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Old 01-07-2013, 10:55 AM   #1
mphartzheim
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Default Build Advice - Upgrading Core Components

I've been considering upgrading the core components of my PC seeing as it's 3+ years old now. I'm wanting to stay under $400, but can't seem to find pieces I like while staying in that range.

This system is used almost entirely for gaming. I run a 3-monitor setup (recently upgraded to a GTX 660 SC). Two are 21" and the main, center monitor is 24". I game in 1920x1200. I live in the US and I'm an Amazon Prime member, so if Newegg doesn't have free shipping I'll generally buy over there. I want to stick with Intel and am fond of, but not married to G.SKILL and EVGA parts.

Here's what I have right now:
Intel Core i5 750 - overclocked to 3.6ghz
EVGA P55 SLI
G.SKILL Ripjaw 8gb DDR3 1333

My goal with the new system is to continue overclocking, so I was wanting components that are friendly to that. I've pretty much settled on the CPU being the Intel Core i5 3570K as I think that's the best bang for the buck with overclocking in mind. It's $220 normally, but can be found for around $205 at times. I have a large aftermarket HSF that I'm using and plan to continue to use, I can't remember the model but it's a Thermaltake from a few years ago. Considering a Corsair H80 water cooling kit, but that's not relevant right now.

The motherboard I've been looking at is the ASUS P8Z77-V Pro, but that's $200 and right there is my entire budget. Based on reviews, this mobo is overclocker friendly and I trust ASUS products, so that's why I was looking there. I also want to make sure the mobo has at least 2 SATA 6.0gbps slots. I do NOT plan to SLI/Crossfire so that isn't important to me.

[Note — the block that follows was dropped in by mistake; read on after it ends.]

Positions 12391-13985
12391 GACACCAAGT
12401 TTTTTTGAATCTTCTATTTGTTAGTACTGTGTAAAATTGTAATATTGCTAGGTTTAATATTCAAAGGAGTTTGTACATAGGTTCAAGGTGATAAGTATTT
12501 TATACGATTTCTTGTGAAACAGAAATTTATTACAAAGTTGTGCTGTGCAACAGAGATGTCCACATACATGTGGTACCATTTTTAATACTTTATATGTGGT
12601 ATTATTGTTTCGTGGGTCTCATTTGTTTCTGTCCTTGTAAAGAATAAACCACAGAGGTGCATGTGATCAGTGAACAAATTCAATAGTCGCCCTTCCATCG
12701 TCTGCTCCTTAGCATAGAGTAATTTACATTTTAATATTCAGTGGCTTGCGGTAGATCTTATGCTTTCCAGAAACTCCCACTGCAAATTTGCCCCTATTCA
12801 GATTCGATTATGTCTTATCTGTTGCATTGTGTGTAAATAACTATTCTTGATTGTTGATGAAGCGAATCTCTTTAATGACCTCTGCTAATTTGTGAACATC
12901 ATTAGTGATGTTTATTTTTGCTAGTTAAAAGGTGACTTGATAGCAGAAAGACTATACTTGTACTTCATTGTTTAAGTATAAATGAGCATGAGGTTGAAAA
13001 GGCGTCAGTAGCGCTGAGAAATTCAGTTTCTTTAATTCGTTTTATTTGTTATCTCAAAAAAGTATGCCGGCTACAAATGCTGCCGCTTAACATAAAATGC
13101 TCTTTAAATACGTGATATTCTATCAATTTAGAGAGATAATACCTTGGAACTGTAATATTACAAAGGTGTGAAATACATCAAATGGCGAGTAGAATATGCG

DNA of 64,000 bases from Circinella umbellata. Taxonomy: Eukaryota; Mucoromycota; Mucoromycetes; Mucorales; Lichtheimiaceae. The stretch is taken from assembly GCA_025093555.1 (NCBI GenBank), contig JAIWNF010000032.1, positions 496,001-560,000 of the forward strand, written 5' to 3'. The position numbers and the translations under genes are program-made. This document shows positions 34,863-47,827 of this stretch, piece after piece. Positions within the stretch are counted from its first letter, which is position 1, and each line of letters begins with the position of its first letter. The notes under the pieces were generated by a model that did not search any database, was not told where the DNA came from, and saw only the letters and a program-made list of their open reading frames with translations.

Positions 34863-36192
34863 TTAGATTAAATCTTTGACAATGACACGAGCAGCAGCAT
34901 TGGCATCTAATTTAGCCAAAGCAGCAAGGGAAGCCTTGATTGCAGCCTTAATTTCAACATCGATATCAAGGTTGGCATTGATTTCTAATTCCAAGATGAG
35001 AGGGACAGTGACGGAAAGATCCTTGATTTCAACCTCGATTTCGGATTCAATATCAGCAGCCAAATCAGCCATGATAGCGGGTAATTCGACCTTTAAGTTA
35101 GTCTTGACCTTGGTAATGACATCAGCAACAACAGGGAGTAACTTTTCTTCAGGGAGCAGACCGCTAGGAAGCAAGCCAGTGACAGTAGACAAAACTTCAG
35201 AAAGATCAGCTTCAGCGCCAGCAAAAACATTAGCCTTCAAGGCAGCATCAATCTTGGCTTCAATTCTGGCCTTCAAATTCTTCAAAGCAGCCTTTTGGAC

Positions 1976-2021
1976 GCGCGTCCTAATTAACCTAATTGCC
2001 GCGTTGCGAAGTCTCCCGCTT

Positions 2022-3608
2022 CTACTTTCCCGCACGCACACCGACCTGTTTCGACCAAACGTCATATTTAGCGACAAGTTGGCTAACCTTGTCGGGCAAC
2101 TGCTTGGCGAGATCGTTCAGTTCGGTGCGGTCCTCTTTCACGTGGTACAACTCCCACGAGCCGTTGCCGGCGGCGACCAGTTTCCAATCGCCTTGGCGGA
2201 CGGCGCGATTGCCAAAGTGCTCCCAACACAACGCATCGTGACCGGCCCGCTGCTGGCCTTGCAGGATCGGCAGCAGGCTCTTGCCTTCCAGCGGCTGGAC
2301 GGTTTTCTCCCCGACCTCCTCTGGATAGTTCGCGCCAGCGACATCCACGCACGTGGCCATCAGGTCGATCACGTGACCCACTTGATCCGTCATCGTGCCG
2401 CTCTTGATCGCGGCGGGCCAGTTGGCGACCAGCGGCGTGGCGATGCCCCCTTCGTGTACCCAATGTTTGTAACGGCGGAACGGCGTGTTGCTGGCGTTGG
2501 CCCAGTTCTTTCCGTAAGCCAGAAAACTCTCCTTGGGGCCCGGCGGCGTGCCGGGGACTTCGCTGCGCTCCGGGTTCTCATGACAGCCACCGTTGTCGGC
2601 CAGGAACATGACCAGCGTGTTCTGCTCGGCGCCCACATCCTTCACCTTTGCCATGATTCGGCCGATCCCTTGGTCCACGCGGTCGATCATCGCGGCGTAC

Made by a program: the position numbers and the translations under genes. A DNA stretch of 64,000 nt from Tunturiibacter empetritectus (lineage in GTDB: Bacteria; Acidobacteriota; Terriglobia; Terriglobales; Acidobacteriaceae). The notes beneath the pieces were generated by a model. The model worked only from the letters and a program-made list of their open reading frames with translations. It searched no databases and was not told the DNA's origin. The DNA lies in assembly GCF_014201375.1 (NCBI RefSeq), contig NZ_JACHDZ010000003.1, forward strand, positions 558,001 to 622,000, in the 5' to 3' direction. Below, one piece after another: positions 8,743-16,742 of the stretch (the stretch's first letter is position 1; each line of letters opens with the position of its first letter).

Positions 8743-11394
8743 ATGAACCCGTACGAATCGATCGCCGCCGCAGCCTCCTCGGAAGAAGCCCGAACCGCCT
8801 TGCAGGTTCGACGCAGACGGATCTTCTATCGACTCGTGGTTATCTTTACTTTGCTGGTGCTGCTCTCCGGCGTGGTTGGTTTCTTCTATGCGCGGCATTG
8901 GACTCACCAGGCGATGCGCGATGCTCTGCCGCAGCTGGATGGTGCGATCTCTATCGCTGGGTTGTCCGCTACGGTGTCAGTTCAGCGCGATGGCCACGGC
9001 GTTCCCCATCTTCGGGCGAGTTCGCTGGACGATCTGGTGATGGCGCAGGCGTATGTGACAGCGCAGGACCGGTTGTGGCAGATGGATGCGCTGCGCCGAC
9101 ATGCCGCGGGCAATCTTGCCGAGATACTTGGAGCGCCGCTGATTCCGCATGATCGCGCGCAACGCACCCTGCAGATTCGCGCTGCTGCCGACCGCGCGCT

I'd really like to make the jump to 16gb of RAM (2x8gb sticks) at minimum DDR3 1600 speeds. Would prefer CAS timing of 9 as well. The G.SKILL Sniper 16gb or the G.SKILL Ripjaw X 16gb both fit that mold and are roughly the same price ($85 and $88 respectively).

With that total I'm looking at just over $500. Can you guys suggest some more affordable options that could shave around $100 off?

Last edited by mphartzheim; 01-07-2013 at 11:07 AM.
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Old 01-07-2013, 11:02 AM   #2
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Old 01-07-2013, 11:03 AM   #3
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What do you use the computer for? I take it that since you're looking to upgrade the i5 750 is too slow for your current work load?

If you're planning to overclock you probably also want to factor in the cost of a cooler unless you have one that can be reused.

You could shave $100 off just by going with a less expensive motherboard. Almost any Z77 board should have 2 SATA 6Gb/s ports. A base-level Z77 motherboard is capable of just about any overclock you'd manage on a basic air cooler. If you're trying to squeeze every last MHz out of the board it might be a different story, but if you're just trying to get a stable performance boost and have some fun tinkering I would keep your motherboard in the $90-110 range.
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Old 01-07-2013, 11:09 AM   #4
mphartzheim
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I added the info from the stickied thread. Apologies for not including it right off.

Overclocking is a hobby for me, just to see what I can get away with. I previously had my i5 750 at 4.0ghz stable, but for some reason after a BIOS update I couldn't get it stable past 3.6ghz.